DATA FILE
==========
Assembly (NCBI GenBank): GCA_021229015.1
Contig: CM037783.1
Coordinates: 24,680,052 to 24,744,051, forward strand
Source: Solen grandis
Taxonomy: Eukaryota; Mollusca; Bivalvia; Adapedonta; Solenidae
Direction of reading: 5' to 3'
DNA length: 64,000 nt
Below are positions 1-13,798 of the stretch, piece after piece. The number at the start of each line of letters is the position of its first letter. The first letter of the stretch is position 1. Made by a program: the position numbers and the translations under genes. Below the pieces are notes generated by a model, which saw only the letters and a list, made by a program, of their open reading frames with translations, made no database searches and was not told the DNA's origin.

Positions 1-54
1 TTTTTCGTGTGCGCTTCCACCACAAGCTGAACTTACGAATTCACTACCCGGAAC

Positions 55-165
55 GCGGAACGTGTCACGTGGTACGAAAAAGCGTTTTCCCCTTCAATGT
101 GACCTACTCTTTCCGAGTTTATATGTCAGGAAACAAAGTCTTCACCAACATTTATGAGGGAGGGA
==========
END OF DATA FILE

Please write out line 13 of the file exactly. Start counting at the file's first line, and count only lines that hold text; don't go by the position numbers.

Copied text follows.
101 GACCTACTCTTTCCGAGTTTATATGTCAGGAAACAAAGTCTTCACCAACATTTATGAGGGAGGGA